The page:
POTOMAC, Md. (FOX 5 DC) - Dozens of restaurant and bar owners and operators in Montgomery County are continuing to express their frustrations about staying closed for indoor dining.
They’re asking county officials why they aren’t moving forward with easing up on indoor restrictions similar to some other surrounding counties, which are allowing 25 and 50 percent indoor dining capacity to resume by this Friday.
That includes Frederick, Prince George’s, and Anne Arundel counties. The District loosened its indoor dining ban to 25 percent last Friday.
Eric Rose, general manager of Quincy’s Bar and Grille in Potomac told FOX 5’s Ayesha Khan on Tuesday that he doesn’t understand how so many places such as salons, gyms, and grocery stores are allowing people to be inside even at capacity, yet the same doesn’t apply to indoor dining.
"They were packed during the holidays," remarked Rose. "It was like nothing had ever changed. But you can’t go into a restaurant where we are spraying and we are cleaning? I don’t think the contact tracing was correct in saying that it was only the restaurants that are causing the issues."
"It is grossly unfair that employees and business owners have their livelihoods in the hands of our elected officials who can’t be very forthcoming with the metrics they’re going to use," said Marshall Weston, president and CEO of the Restaurant Association of Maryland.
Ayesha also spoke with Montgomery County Council president Tom Hucker and Dr. Earl Stoddard Tuesday.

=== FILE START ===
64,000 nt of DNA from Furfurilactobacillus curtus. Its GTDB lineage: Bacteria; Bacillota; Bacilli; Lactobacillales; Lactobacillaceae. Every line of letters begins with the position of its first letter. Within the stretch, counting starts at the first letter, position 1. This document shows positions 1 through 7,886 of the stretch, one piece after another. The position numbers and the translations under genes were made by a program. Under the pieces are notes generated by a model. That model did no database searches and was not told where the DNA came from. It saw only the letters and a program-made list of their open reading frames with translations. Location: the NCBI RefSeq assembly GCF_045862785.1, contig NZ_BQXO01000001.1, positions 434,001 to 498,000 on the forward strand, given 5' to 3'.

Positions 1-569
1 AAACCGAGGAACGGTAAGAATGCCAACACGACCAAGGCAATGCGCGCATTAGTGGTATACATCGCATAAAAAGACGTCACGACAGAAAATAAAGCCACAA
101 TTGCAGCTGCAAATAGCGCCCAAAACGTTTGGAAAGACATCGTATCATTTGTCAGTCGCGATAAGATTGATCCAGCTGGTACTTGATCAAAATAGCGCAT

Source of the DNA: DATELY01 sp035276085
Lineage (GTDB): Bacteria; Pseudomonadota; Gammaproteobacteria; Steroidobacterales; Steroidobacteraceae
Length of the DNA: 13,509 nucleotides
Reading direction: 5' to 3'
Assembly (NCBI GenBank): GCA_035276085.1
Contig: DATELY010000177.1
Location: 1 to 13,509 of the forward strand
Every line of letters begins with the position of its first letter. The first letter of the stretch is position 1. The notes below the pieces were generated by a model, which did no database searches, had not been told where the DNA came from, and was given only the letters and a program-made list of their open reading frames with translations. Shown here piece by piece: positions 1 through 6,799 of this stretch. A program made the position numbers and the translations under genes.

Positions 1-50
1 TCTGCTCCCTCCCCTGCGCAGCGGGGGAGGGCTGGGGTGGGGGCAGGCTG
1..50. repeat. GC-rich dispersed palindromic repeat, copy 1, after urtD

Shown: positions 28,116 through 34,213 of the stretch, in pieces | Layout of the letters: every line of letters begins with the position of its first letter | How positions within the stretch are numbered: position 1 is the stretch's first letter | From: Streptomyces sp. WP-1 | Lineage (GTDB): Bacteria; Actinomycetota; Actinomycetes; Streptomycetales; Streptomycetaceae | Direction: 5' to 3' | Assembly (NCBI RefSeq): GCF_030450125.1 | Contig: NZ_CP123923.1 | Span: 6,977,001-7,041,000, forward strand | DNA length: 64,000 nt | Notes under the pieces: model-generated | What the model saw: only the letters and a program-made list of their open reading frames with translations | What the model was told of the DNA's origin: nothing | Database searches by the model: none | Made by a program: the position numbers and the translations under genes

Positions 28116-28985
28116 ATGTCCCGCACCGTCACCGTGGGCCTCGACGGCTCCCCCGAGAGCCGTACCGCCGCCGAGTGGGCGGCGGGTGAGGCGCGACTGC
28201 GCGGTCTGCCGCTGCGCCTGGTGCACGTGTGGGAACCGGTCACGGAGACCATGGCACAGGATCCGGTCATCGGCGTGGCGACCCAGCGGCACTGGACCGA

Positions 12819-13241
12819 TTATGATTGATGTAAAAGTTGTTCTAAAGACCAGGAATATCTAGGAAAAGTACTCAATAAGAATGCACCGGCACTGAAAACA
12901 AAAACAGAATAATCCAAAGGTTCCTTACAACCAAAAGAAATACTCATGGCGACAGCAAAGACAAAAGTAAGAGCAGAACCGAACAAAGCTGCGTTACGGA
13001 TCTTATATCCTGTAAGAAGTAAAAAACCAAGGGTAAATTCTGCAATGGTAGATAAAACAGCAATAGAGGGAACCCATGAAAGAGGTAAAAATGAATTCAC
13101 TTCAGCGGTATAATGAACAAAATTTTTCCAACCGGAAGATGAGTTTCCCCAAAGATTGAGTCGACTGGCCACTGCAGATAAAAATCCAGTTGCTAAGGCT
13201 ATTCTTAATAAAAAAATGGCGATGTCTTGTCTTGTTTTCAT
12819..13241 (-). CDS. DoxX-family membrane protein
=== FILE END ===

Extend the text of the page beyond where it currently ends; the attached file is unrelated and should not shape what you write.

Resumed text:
They both said that right now, they want to focus on trying to reopen schools for in-person learning and that they would like to ease up on the indoor dining ban as well, but they want to do that simultaneously with the reopening of schools.
Ayesha asked Stoddard how the reopening of schools and lifting of indoor dining ban could align at the same time when schools, as previously announced, are expected to open in March. Stoddard said that the county would not expect schools to physically open the same time that indoor dining actually starts, but that they want to be at a place with viral transmission where both can be committed to open concurrently.
"If we think it’s safe for kids to go back to school then presumably it’s also safe enough to have some level of indoor dining," said Stoddard. "We would like for there to be synergy around that decision as opposed to one necessarily opening before the other whether it’s restaurants or schools."
Stoddard went on to explain that back in the summer, the county reopened too quickly and county health officials began noticing the slow climb up in the numbers.
He added that typically throughout this past summer and into the early fall seasons, they noticed that restaurant workers were representing around 10 percent of the spike in positive cases but since the ban, that number has dropped to four to six percent which is about 40 to 60 people on a weekly basis.
Stoddard confirmed that the county has no plans to resume indoor dining by this Friday. He said that the county will review the downward trend in numbers in about a week or two, to decide on when to resume indoor consumption within restaurants and bars.